Niche oncogenesis

Published on March 5, 2014   35 min

Other Talks in the Series: Stem Cells

This is David Scadden. I'm hematologist-oncologist at Mass General Hospital, co-direct the Harvard Stem Cell Institute, and co-chair of the Department of Stem Cell and Regenerative Biology at Harvard University. I'll be talking today about niche oncogenesis, the role of the hematopoietic stem cell niche in particular, and the development of malignancy.
The stem cell niche is a concept first proposed by Ray Schofield back in 1978 when he was looking at blood stem cells. At the time, the method by which cells were analyzed was called a colony-forming unit of the spleen-- a so-called CFU-S. And he recognized that stem cells that he had been able to isolate from the spleen in these colonies seemed to behave less robustly than stem cells derived from the bone marrow. And he proposed what now seems to be an entirely obvious concept, that where a stem cell resides was in some ways playing a critical role for its function-- that the niche was the basis for stem cells having regulated self-renewal and differentiation. It was a competing hypothesis at the time, which was that stem cells had their own intrinsic engineering and were capable of going in the direction that they knew best. And it was Ray Schofield who proposed that there was this imposition of information from the tissue in which the stem cell resided. It was a concept initially, and one that really did not have much in the way of experimental definition until some years later and mostly in invertebrates.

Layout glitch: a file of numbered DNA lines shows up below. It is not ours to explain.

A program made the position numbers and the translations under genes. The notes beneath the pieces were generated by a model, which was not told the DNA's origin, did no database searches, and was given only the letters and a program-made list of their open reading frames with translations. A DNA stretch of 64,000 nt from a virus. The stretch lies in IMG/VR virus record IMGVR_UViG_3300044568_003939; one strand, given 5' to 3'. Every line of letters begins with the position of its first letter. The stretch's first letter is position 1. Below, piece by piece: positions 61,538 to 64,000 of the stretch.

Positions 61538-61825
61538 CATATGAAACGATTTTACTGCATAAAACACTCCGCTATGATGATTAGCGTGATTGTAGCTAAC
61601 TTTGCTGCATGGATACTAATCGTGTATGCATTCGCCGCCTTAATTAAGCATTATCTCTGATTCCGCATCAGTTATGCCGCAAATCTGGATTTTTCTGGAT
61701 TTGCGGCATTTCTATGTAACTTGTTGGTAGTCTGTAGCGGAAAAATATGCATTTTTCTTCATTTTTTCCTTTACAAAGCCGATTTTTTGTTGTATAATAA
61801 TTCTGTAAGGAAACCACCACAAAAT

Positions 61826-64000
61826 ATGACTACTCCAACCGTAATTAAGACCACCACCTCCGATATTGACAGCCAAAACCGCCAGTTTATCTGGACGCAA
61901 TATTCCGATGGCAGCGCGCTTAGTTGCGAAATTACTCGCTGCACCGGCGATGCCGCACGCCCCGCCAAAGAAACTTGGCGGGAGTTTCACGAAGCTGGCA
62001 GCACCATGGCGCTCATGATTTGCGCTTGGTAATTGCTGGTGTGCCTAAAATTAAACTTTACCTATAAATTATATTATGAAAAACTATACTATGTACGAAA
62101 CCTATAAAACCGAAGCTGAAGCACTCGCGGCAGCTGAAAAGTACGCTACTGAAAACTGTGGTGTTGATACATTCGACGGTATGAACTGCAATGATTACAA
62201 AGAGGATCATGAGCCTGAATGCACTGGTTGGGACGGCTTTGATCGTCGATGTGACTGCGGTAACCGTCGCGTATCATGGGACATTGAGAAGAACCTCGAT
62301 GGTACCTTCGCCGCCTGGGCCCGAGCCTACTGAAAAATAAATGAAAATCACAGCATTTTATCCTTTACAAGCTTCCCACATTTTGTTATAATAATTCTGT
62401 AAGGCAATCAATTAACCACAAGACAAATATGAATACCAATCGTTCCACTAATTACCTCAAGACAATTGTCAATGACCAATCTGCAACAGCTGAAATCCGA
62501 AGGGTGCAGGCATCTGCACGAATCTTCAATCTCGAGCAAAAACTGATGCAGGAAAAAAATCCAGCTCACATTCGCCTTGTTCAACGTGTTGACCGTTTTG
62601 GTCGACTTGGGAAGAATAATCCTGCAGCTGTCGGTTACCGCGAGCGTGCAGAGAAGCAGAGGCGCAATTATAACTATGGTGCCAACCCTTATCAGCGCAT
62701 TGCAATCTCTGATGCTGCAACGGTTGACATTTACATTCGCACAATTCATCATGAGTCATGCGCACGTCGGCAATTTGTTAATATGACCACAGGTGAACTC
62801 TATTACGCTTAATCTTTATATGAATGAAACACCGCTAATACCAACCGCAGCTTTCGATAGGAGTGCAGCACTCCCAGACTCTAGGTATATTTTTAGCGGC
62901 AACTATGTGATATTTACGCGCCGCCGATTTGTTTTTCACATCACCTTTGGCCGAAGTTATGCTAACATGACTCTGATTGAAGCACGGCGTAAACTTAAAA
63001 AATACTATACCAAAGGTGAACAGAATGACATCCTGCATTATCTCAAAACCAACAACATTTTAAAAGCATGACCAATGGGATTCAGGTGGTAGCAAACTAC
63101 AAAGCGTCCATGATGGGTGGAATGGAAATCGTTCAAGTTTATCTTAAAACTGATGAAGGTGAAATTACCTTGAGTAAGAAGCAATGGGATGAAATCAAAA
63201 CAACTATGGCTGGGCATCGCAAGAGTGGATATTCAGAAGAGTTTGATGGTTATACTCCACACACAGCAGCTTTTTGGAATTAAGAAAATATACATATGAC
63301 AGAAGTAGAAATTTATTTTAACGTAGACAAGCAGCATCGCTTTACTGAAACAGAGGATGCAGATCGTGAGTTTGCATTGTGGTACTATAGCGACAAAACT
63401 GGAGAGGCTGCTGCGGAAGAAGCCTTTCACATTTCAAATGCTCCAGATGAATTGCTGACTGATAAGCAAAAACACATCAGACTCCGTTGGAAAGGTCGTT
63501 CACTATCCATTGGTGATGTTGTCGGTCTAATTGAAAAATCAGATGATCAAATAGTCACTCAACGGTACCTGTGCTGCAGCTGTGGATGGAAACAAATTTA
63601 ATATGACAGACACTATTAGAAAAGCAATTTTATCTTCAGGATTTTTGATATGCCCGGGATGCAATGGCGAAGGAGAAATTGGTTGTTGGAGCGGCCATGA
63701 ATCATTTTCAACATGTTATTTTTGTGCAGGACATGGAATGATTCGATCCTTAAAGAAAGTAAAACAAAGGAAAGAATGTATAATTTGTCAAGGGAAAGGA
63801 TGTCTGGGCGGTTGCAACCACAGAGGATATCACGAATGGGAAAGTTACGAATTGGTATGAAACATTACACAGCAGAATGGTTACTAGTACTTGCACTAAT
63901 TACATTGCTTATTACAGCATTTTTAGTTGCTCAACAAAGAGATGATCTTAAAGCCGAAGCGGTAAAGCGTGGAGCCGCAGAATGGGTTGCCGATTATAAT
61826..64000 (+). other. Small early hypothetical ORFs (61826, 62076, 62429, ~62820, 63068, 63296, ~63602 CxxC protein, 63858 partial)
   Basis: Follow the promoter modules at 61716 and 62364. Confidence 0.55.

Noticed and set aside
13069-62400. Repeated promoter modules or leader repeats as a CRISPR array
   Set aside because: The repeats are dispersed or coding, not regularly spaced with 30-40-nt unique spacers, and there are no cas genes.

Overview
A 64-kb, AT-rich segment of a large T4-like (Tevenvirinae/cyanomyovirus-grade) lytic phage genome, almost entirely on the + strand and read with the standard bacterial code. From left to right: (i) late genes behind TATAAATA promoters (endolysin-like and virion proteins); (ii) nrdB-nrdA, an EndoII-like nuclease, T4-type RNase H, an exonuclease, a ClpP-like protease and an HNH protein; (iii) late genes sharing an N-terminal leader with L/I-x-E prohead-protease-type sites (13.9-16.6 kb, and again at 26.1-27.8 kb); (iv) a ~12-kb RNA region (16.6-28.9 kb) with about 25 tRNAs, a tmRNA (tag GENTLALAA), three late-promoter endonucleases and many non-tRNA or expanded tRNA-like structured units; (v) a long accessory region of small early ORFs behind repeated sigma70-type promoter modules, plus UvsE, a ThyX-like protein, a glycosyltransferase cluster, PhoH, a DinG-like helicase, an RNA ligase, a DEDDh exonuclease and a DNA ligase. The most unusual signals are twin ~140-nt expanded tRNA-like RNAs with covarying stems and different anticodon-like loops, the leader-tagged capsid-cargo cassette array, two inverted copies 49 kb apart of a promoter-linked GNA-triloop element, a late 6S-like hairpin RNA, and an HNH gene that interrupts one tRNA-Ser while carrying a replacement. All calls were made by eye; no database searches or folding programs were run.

So the ability to then use this information as a way to try to understand and experimentally define how stem cells behaved in vivo in mammalian systems was first tested in the hematopoietic system. And their, my lab and other labs were interested in just what the relationship was between bone marrow and the bone in which bone marrow resides, and hypothesized that there might be something regulatory about bone that governed stem cell function. And so we set out to initially just look at models where there was genetic modification of molecules that could regulate cell numbers in the bone. And so in particular we used a system that had been worked out by Hank Kronenberg, where he had a constitutively active parathyroid hormone receptor that was expressed under the control of an osteoblastic cell specific promoter. Colleagues were, at the same time, conducting a series of conditional deletions of the BMP receptor 1a, which ended up having a very similar phenotype. And that phenotype was basically to increase the number of osteolineage cells and with that, a concurrent increase in the number of hematopoietic stem and progenitors. That led to the hypothesis that these cells were central players in being able to regulate stem cells. But it was subsequent work that further defined that. And there was the genetic depletion of cells conducted by two laboratories-- one of which used a thymidine kinase being expressed under control of a bone specific promoter and treating the cells with a ganciclovir. The other was to use conditional deletion of osterix, which prevented the development of any osteoblastic cells. And in both those cases, there was a decrease in the number of osteoblastic cells and a decrease in the number of stem cells.